Located on a prominent site with five major frontages, the irregular building’s new and renovated parts are wrapped in a simple rhythm of vertical shade fins. (Because the building has almost no exposure due south, vertical shades are an effective solution.) Executed in local limestone, the fins make multiple references, from the columns supporting the portico of the school’s neoclassical main facade, built in 1902, to similar fins on the courthouse a few blocks south, and, metaphorically, to the pillars of justice.

In response to client concerns about whether the fins would block too much light, HPA conducted comprehensive daylight studies. The architect relied primarily on physical models, supplementing them with digital simulations, to prove the concept to their clients and to themselves. The fins’ 2-foot depth and 5-foot-on-center spacing is informed by these analyses—and by the need for an office-friendly module—as is the 18-inch depth of white-painted pilasters on the library interior. The latter act as vertical light shelves, mitigating glare and reflecting light more deeply into the space.

The choice of stone for the shade fins stems from an aspiration to counter a look of mindless mediocrity that Hariri sees being inflicted on cities by the widespread use of ersatz materials. Imitations lack the dignity, patina, and subtle variety of natural materials, he says, and he advocates for beauty as a value in its own right, as well as for its contribution to durability: “A really good building is one that people will not let be taken down.”

There’s still the immediate reality of cost, however, and the project budget of $42 million had no room for extras. Working closely with the supplier, HPA designed a shop-fabricated assembly that brought stone into the price range of its precast-concrete competitor. The fins are built up with straight sections of limestone clipped to a steel armature that is suspended from the slab edge (with careful detailing to mitigate thermal bridging). Rather than appearing as solid, which the natural variety of the panels precludes anyway, the fins are designed to express their assembly, with reveals at panel joints. The underside of the armature is closed with a bronze metal plate, and the section of the stone cladding is visible from the street below.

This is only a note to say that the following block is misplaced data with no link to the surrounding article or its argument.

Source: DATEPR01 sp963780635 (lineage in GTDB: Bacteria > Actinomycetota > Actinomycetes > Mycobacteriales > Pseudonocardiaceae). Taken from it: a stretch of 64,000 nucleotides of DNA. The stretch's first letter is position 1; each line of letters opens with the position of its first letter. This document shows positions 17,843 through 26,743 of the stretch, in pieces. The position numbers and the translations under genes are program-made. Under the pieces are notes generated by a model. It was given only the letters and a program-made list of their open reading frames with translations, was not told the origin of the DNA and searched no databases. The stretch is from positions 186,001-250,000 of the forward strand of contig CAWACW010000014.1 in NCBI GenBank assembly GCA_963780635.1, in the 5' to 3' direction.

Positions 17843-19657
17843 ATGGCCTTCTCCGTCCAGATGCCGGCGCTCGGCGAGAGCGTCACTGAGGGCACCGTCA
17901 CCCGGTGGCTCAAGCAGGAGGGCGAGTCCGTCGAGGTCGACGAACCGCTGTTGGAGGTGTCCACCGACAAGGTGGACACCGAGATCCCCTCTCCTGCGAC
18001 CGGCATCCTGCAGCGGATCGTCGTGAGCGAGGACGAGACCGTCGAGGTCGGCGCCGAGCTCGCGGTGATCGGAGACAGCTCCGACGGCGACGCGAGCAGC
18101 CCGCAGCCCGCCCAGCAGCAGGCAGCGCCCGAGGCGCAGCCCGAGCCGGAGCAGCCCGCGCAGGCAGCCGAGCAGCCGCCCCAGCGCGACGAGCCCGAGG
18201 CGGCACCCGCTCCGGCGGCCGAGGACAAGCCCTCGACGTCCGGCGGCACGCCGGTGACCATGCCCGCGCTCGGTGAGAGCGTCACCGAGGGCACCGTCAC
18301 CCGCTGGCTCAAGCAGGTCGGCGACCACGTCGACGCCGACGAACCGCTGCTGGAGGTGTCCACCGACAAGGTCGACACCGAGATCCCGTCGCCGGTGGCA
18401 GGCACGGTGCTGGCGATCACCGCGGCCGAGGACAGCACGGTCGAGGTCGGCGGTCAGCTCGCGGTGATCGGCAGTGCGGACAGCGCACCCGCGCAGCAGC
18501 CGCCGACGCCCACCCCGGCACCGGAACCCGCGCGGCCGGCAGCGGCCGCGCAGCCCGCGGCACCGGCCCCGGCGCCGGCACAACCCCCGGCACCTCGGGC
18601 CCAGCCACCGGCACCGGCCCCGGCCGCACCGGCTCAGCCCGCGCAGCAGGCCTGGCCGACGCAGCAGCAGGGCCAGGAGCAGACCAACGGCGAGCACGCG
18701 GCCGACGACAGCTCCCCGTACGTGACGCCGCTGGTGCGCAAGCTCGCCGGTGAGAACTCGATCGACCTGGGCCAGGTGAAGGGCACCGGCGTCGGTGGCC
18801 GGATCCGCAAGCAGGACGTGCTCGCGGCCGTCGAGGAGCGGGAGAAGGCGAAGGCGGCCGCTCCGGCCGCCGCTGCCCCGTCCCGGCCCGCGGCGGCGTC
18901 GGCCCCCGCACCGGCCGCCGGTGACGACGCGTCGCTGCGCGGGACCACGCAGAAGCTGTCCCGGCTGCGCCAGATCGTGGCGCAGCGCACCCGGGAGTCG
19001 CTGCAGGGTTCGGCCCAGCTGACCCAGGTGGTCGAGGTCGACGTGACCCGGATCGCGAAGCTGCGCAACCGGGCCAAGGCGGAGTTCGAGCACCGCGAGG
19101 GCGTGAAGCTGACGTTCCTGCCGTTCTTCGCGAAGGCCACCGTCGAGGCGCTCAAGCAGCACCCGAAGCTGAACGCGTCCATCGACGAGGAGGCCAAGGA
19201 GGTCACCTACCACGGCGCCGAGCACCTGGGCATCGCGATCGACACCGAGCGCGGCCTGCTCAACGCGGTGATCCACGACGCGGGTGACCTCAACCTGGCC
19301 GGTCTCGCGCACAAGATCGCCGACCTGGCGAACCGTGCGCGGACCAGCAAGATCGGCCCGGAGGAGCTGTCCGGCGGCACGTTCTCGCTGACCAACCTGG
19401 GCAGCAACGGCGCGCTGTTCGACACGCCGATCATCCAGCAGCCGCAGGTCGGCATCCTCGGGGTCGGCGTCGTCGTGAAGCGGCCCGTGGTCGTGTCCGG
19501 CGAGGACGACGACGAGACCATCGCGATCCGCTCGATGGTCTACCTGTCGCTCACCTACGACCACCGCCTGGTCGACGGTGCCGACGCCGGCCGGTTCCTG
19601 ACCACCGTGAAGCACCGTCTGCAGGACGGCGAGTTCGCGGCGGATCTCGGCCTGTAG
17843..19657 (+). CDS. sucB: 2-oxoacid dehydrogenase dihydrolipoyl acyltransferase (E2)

Within the shade fins’ uniform rhythm, the thermal envelope syncopates in response to the programmatic requirements and the facade’s different exposures. A play of glass and metal cladding balances the wall-to-window ratio for energy performance, and the double-glazed units incorporate their own type of shade with a spectrally selective coating. (SCC reflects the infrared, or heat, segment of the solar spectrum while admitting a higher portion of visible light.) The SCC on the interior surface of the outboard lite has a bronze tint to complement the stone, while a low-E coating on the exterior surface of the clear inboard lite further improves the glazing’s ability to shield against solar gains.


At Harvard University’s SEAS (bottom), a textured screen of 48,000 hydroformed stainless-steel brackets (top left) will dissolve the large building’s apparent mass.


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Originally published in Architectural Record